Review: Charlie Peace – Nottingham Playhouse

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The deeds and misdemeanors of Victorian age legend Charlie Peace hit the Nottingham Playhouse last night in the form of a stylish new performance written by Michael Eaton and directed by Giles Croft.

For those “not in the know” Charlie Peace was a charismatic, oft-charming burgler-cum-killer in the late 1800’s who’s legacy became the stuff of legend leading to film’s, a well loved children’s nursery rhyme and even a waxwork model. Yes Charlie Peace was an early incarnation of what is now called the “anti-hero”.

We humans have a strange fascination with charismatic criminals, often placing them on pedestals, take the likes of the Kray’s, Bonnie & Clyde and John Dillinger as examples, all horrible individuals who have become somewhat legends in the minds of the public. Even in fiction we lean towards these anti-hero characters, from mafia boss Tony Soprano to chemistry teacher turned drug kingpin Walter White in the recently departed Breaking Bad, it seems we love a bad guy as long as they have a personality about them.

Norman Pace and Peter Duncan in Charlie Peace - picture by Robert Day

Norman Pace and Peter Duncan in Charlie Peace – picture by Robert Day

Boy did Charlie Peace. Where it not for the murder you would maybe even have labelled him a lovable rouge, and it was hard not to be taken in by his charm, this in no small part being down to a fantastic performance by the wonderful Peter Duncan – best known for his time in as a Blue Peter presenter in the early eighties. Duncan did a brilliant job of displaying an at times complex character who reveled in his life-style and had one heck of a soft spot for the ladies.

The show kicked off with a circus style stage act – based appropriately at Goose Fair, in which the “Execution of Charlie Peace” was to be acted out in all its glory, however before the execution could happen our lead hopped out of his rope and declared that the time had come to tell the full story of Charlie Peace and so we were whipped back to Sheffield in the 1870’s.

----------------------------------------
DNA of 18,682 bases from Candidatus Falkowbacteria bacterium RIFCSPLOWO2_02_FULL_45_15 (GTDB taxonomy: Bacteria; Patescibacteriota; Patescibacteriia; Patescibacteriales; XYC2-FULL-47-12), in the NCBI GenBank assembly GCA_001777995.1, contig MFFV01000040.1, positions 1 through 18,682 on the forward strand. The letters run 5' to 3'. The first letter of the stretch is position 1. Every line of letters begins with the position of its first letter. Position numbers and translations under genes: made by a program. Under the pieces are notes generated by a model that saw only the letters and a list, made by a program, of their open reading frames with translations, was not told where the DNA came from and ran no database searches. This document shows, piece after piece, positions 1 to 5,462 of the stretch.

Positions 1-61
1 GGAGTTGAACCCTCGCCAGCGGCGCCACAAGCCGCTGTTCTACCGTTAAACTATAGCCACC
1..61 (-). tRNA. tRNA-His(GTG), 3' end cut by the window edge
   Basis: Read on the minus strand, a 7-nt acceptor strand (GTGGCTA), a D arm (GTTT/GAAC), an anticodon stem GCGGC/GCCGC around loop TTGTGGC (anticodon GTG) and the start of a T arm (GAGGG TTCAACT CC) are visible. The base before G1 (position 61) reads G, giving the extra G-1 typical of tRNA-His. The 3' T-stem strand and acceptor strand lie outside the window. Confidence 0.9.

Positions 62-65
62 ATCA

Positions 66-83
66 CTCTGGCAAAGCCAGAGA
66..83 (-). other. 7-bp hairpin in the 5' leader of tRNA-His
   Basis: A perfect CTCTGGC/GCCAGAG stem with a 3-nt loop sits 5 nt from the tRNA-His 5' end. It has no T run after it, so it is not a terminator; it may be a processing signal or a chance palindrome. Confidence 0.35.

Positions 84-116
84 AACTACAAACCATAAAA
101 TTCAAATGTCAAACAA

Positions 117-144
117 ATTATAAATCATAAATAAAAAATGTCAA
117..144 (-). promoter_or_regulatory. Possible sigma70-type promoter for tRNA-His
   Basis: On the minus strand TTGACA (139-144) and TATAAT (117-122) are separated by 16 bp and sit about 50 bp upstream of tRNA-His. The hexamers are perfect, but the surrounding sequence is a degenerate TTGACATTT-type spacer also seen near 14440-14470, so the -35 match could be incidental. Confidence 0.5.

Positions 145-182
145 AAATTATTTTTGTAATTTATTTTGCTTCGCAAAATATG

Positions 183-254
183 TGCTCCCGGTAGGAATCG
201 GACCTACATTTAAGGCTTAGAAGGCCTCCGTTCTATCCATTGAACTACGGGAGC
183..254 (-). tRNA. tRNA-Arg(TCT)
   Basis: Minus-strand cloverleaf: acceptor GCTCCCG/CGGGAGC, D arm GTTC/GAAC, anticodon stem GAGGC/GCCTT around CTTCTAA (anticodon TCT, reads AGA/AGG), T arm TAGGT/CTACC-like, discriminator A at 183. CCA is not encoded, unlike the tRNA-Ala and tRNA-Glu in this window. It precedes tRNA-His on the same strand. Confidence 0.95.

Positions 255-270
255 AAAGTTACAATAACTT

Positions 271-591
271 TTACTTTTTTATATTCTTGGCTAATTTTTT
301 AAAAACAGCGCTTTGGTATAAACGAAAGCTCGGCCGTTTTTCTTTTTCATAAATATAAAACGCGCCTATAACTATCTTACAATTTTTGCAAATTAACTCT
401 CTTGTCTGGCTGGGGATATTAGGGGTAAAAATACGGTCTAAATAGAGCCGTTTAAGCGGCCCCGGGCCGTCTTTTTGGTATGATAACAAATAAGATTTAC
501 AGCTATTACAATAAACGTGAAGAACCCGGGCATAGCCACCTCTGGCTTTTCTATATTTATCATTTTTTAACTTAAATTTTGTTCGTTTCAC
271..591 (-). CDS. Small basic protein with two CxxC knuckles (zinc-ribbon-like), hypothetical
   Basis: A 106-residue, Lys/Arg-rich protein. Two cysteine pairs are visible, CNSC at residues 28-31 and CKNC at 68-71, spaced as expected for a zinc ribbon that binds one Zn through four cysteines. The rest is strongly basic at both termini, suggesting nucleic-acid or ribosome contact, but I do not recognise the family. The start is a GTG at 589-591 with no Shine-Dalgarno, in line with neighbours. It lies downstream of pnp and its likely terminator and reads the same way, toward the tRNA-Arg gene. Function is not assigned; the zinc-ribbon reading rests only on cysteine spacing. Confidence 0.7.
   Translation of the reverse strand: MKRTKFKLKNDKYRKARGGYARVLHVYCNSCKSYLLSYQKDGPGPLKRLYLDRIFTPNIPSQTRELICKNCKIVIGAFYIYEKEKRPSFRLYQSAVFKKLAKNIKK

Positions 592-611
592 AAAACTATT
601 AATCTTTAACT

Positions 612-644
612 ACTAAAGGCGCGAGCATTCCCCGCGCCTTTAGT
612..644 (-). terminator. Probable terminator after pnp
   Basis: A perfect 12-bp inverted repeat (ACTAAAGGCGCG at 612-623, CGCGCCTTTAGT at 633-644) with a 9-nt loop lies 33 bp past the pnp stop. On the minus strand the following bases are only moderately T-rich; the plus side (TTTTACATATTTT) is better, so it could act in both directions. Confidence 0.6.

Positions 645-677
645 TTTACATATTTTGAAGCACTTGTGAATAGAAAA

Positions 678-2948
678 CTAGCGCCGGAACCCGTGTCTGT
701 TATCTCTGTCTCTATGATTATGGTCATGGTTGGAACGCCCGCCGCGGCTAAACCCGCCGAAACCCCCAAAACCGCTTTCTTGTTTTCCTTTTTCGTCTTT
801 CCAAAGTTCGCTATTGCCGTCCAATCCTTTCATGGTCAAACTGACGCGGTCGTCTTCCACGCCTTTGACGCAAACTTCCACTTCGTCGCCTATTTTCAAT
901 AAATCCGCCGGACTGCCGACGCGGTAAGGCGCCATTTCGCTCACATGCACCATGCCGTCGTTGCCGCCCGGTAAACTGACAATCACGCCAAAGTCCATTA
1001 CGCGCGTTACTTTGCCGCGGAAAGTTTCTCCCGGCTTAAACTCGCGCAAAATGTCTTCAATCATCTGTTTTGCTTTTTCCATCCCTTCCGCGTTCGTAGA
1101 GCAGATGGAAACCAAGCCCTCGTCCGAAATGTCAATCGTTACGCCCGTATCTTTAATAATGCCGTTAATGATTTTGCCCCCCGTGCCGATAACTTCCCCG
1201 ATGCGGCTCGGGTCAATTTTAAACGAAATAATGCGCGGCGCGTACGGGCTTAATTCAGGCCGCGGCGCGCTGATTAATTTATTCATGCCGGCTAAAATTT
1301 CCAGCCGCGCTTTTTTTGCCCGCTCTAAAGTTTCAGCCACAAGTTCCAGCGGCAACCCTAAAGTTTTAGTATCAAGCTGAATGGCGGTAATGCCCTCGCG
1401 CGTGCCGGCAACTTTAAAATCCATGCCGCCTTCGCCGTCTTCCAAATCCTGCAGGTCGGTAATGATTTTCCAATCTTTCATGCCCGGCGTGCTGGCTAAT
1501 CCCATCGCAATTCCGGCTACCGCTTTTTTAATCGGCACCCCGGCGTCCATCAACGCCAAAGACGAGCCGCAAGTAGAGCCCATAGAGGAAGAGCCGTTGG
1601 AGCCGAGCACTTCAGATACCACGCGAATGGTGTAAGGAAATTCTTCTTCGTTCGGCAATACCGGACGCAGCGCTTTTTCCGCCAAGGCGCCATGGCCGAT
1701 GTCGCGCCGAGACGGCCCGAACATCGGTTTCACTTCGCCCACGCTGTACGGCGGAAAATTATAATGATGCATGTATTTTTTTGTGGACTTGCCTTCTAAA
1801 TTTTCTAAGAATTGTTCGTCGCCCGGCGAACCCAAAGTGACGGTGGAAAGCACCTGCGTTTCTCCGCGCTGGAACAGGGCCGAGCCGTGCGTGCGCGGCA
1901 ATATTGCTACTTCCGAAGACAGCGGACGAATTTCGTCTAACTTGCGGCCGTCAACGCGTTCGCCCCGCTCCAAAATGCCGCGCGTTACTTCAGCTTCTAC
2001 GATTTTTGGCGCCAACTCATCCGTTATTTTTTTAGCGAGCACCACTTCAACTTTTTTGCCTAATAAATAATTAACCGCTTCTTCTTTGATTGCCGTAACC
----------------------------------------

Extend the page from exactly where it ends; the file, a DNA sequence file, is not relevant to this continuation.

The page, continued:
The early story deals with Charlie – who is living with his wife having recently been released from one of several spells behind bars – and how he meets Katherine Dyson – neighbour and wife of tycoon Arthur Dyson, and the tragedy that follows which leads to Peace fleeing his home town.

The story then moves on to Nottingham and the murky underworld of Narrow Marsh, a place infamous in the history of Nottingham, here he meets the Nottingham Nightingale, Susan Bailey and once again his heart eventually leads to his downfall.

With his actions leading to the “crushers” – police – being hot on his tail, Peace is forced to flee Nottingham and heads for the bright lights of London.

Eventually though, as is often the way, it all catches up with Peace and he is captured whereupon he is returned to Leeds and, as we know from the beginning of the story, he meets his demise at the hands of the hangman’s noose in 1879. Though not before a final monologue from Peace that seems to hit a nerve in today’s age of corrupt bankers.

The cast are all excellent, as previously stated Duncan is fantastic as Peace perfectly balancing the different sides to a complex and enigmatic character, while Bridie Higson is in fine form playing the dual roles of both female love interests Katherine. The ensemble cast, including Mia Soteriou (recently seen as Mirri Maz duur in Game of Thrones) as Peace’s long suffering wife Hannah, all impress – and even take on duties as the orchestra when not on stage.

Meanwhile Norman Pace, best known as being one half of nineties comedy duo Hale and Pace, and for telling my generation to “never return once a firework’s been lit”, holds the story together as The Showman delivering a fun performance and acting as something of a moral conscience throughout, lambasting the audience for falling for the charms of the miscreant lead.

The story moves along at a swift pace blending action and plenty of laughs along the way as well as some great musical numbers, the design, courtesy of Barney George and artist Eddie Campbell (From Hell) is brilliantly done wonderfully replicating the different Victorian age locations.

All in all Charlie Peace is an excellent tale brilliantly performed and told by all involved and offers a fantastic look at one of the early criminal celebrities, we highly recommend you get on down and check out this show.

Peace. Out.

Review by Darren Patterson

Charlie Peace: His Amazing Life and Outstanding Legend is playing at Nottingham Playhouse until Saturday 19 October, for more information click here

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